The Left Hand Singing' has the fight for civil rights in its sights 

In the year that the country inaugurated its first black president and in the state that every county was carried by that president's opponent, Carpenter Square Theatre gives audiences the opportunity to reflect on our progress "? or not "? in the drama "The Left Hand Singing," by Barbara Lebow.

In summer 1964, three idealistic college students in upstate New York go to fight for civil rights in Mississippi, where they are brutally murdered. The play takes place between 1964 and 1994 as Lebow tells the story of the students and their parents, who suffer the aftermath of the tragedy.

The play is not about the 1964 murders of James Chaney, Michael Schwerner and Andrew Goodman, but it recalls them in an earnest, if humorless and not particularly compelling telling of the tale.

INDOCTRINATION
Lebow's script lurches unevenly between scenes at times. In an embarrassing scene, southerners Honey Johnson (Kaicee Mayo) and Wesley Partridge (Collin Andrulonis) indoctrinate New Yorker Linda Winnick (Heather Boothby) about Southern culture with a lot of "y'alls" and cornpone.

The students' parents (Misti Pryor, Tyree "Ty" Donato, Rob May, Lana Henson) evolve over time, dealing with tragedy in different ways. (Their wigs evolve, too.) The parents' evolution is adventitious, and in them, Lebow has written more complex characters. At one point, Rev. John Partridge (May) cruelly compares his wife (Henson) to Lot's wife.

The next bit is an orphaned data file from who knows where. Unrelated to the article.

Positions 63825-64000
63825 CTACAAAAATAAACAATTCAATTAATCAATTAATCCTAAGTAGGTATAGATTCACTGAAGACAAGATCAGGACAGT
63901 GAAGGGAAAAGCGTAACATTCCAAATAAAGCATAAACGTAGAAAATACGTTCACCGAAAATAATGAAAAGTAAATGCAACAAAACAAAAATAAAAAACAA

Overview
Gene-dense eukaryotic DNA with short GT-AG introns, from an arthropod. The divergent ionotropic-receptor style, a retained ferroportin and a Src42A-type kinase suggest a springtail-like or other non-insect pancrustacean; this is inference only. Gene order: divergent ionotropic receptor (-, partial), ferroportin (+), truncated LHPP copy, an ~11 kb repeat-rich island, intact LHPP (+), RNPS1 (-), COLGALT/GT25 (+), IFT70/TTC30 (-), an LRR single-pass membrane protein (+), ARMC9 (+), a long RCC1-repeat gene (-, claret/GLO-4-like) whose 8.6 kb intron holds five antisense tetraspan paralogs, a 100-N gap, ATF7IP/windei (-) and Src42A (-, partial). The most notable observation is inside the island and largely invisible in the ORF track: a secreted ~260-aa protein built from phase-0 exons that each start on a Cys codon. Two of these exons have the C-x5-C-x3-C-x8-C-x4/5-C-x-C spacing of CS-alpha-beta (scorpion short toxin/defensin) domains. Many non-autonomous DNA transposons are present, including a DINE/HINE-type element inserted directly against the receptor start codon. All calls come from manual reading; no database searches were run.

Terry Veal's staging is uneven, too. Sometimes the production comes to a halt when the stage goes dark while stagehands schlepp props on or off. Other scenes blend seamlessly together.

Veal also designed the set, and he has divided the stage in half. One half is Honey's and Linda's cluttered dormitory room, and the other half is bare, where chairs, stools or sometimes no props at all represent various locations. Not surprisingly, the scenes played on the bare half are more effective and theatrical.

The actors seem a bit at sea. The overdone accents "? ranging from Southern ecclesiastical patrician to New York Jew "? are more an annoying distraction than they are character-builders.

For a play that ranges over so much time and space, "Singing" comes to a definite resolution. The parents have their say at the end. Some defiantly move on, and others, regrettably, do not. 

"?Larry Laneer

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